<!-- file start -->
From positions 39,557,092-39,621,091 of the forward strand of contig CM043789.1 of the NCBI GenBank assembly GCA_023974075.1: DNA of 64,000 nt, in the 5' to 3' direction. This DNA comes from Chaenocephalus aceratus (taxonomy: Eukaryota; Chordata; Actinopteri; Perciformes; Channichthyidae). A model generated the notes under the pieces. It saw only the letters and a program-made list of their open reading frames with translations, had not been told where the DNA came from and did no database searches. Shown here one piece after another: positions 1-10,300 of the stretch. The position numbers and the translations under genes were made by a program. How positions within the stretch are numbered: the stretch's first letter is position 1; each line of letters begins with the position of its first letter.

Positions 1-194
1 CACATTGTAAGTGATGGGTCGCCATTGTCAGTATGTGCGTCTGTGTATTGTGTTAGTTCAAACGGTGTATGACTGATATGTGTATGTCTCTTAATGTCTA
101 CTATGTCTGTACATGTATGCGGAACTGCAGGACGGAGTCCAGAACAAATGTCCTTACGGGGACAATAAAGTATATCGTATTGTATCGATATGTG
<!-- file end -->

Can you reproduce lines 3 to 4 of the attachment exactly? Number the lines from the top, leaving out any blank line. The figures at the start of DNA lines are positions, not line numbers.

1 CACATTGTAAGTGATGGGTCGCCATTGTCAGTATGTGCGTCTGTGTATTGTGTTAGTTCAAACGGTGTATGACTGATATGTGTATGTCTCTTAATGTCTA
101 CTATGTCTGTACATGTATGCGGAACTGCAGGACGGAGTCCAGAACAAATGTCCTTACGGGGACAATAAAGTATATCGTATTGTATCGATATGTG